• Donald D. Blankenship, American Senior Research Scientist at the Institute of Geophysics at the Jackson School of Geosciences, eponym of the Blankenship Glacier, Antarctica
  • Beau Blankenship (b. 1990), American football running back
  • Gregory Allen Blankenship (1954-1976), former American NFL football linebacker who played in 1976, inducted into the California State University, East Bay Athletics Hall of Fame
  • William Leonard Blankenship (b. 1928), American operatic tenor, music pedagogue
  • Clifford Douglas "Cliff" Blankenship (1880-1956), American Major League Baseball player who played from 1905 to 1909
  • Brian Blankenship (b. 1963), American NFL football player for the Pittsburgh Steelers (1987-1991)
  • Homer "Si" Blankenship (1902-1974), American Major League Baseball pitcher who played fron 1922 to 1928
  • Tom Blankenship, American bass guitarist for the Kentucky band My Morning Jacket



The motto was originally a war cry or slogan. Mottoes first began to be shown with arms in the 14th and 15th centuries, but were not in general use until the 17th century. Thus the oldest coats of arms generally do not include a motto. Mottoes seldom form part of the grant of arms: Under most heraldic authorities, a motto is an optional component of the coat of arms, and can be added to or changed at will; many families have chosen not to display a motto.

Motto: Dieu defende le droit
Motto Translation: God defends the right.


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  1. ^ Lewis, Samuel, A Topographical Dictionary of England. Institute of Historical Research, 1848, Print.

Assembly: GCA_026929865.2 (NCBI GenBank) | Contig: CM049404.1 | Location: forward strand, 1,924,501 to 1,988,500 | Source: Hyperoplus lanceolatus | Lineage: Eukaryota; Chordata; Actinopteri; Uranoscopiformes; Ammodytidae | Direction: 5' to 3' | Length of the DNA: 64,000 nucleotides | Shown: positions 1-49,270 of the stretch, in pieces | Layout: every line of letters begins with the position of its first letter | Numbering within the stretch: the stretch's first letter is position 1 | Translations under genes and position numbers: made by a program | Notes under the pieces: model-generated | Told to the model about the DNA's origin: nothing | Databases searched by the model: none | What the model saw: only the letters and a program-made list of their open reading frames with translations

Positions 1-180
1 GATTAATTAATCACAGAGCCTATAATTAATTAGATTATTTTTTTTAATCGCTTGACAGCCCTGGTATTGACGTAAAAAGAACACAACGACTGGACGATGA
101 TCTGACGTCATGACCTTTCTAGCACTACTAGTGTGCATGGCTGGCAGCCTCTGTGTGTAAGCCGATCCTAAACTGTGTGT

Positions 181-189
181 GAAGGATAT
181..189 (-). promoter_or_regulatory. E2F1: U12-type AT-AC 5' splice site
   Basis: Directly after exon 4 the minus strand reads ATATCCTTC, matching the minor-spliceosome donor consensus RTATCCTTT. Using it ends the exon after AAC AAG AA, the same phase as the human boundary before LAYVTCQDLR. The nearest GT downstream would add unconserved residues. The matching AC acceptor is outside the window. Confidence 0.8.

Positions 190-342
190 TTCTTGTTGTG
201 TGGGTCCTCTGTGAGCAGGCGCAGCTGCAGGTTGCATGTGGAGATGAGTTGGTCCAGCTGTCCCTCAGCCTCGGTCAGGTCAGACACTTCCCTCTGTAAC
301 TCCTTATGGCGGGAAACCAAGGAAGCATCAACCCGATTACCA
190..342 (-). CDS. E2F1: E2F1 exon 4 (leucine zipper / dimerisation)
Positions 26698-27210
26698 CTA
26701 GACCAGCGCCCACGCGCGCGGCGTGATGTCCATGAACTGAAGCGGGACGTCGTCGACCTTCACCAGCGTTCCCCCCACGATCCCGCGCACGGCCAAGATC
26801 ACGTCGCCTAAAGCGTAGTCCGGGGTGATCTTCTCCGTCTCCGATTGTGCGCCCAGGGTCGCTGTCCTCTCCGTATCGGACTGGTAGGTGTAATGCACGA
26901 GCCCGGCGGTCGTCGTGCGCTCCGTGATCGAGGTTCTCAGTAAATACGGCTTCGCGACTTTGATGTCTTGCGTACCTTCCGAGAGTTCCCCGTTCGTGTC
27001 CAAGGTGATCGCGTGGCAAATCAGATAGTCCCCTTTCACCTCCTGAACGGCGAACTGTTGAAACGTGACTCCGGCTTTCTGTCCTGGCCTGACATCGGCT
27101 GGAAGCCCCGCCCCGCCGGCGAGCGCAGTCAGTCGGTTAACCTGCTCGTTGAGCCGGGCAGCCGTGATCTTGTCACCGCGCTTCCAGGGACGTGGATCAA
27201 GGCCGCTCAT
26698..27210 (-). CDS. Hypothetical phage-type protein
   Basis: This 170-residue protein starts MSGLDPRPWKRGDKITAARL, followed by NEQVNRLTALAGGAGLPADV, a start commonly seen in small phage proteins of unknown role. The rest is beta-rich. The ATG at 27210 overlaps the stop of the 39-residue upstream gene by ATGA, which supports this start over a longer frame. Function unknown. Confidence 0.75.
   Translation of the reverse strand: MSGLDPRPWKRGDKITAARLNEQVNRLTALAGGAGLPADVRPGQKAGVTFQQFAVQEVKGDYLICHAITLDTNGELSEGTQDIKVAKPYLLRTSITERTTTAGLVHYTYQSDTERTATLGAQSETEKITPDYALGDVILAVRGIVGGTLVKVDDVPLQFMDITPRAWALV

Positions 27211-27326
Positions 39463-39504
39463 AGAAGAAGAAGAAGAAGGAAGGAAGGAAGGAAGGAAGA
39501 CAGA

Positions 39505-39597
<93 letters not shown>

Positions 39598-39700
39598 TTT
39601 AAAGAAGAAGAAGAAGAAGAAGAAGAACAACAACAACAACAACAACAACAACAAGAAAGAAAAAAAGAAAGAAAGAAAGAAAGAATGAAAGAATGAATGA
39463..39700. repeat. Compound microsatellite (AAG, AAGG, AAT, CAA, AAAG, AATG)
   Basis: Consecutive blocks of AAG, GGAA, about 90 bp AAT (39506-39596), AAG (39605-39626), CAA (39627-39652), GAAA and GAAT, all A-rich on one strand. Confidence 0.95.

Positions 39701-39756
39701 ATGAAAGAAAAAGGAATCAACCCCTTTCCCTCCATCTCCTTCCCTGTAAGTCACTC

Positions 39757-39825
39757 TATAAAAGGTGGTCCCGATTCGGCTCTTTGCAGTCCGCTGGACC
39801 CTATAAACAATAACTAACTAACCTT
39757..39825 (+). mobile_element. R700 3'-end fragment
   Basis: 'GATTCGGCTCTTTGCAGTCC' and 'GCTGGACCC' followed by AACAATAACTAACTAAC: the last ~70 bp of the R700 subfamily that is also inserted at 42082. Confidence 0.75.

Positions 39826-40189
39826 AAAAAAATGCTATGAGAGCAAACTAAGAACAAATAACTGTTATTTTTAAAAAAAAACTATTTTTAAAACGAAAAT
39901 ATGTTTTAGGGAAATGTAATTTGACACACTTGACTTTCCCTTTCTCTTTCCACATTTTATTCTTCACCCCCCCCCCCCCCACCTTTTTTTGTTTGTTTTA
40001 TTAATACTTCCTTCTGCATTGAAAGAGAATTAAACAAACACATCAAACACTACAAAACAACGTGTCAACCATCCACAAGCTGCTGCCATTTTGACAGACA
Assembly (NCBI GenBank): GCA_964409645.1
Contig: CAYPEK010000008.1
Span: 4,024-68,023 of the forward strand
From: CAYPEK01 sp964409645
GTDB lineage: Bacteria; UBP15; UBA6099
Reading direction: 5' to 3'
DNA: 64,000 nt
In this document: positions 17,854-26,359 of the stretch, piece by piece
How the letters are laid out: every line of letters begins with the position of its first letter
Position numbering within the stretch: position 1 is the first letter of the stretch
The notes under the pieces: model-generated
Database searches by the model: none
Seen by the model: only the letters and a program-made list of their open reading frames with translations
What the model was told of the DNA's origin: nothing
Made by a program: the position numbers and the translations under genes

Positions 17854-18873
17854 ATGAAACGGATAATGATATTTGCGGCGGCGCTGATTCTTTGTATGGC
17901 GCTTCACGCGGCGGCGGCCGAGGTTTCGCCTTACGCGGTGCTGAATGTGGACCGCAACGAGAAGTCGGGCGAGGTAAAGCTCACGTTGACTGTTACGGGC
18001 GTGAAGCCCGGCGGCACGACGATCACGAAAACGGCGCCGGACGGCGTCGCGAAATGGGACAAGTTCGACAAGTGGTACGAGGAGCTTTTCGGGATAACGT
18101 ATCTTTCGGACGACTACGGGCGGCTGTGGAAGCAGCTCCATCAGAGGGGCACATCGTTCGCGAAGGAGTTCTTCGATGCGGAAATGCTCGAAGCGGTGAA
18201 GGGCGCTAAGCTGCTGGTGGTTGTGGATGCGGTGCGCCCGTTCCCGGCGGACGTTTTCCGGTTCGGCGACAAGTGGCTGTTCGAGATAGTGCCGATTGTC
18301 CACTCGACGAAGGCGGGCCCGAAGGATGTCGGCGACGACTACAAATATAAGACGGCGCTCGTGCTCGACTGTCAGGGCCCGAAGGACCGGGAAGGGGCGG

2. ^ Lowe, Mark Anthony, Patronymica Britannica, A Dictionary of Family Names of the United Kingdom. London: John Russel Smith, 1860. Print.
  3. ^ Hanks, Patricia and Flavia Hodges, A Dictionary of Surnames. Oxford: Oxford University Press, 1988. Print. (ISBN 0-19-211592-8)
  4. ^ Bardsley, C.W, A Dictionary of English and Welsh Surnames: With Special American Instances. Wiltshire: Heraldry Today, 1901. Print. (ISBN 0-900455-44-6)
  5. ^ Reaney P.H and R.M. Wilson, A Dictionary of English Surnames. London: Routledge, 1991. Print. (ISBN 0-415-05737-X)

Other References

  1. Hanks, Hodges, Mills and Room. The Oxford Names Companion. Oxford: Oxford University Press, 2002. Print. (ISBN 0-19-860561-7).
  2. Bardsley, C.W. A Dictionary of English and Welsh Surnames: With Special American Instances. Wiltshire: Heraldry Today, 1901. Print. (ISBN 0-900455-44-6).
  3. Innes, Thomas and Learney. The Tartans of the Clans and Families of Scotland 1st Edition. Edinburgh: W & A. K. Johnston Limited, 1938. Print.
  4. Library of Congress. American and English Genealogies in the Library of Congress. Baltimore: Genealogical Publishing, 1967. Print.
  5. Bullock, L.G. Historical Map of England and Wales. Edinburgh: Bartholomew and Son, 1971. Print.
  6. Magnusson, Magnus. Chambers Biographical Dictionary 5th edition. Edinburgh: W & R Chambers, 1990. Print.
  7. Zieber, Eugene. Heraldry in America. Philadelphia: Genealogical Publishing Co. Print.
  8. Hinde, Thomas Ed. The Domesday Book England's Heritage Then and Now. Surrey: Colour Library Books, 1995. Print. (ISBN 1-85833-440-3).
  9. Crispin, M. Jackson and Leonce Mary. Falaise Roll Recording Prominent Companions of William Duke of Normandy at the Conquest of England. Baltimore: Genealogical Publishing. Print.
  10. Bolton, Charles Knowles. Bolton's American Armory. Baltimore: Heraldic Book Company, 1964. Print.
  11. ...

The Blankenship Family Crest was acquired from the Houseofnames.com archives. The Blankenship Family Crest was drawn according to heraldic standards based on published blazons. We generally include the oldest published family crest once associated with each surname.

This page was last modified on 27 January 2016 at 00:11.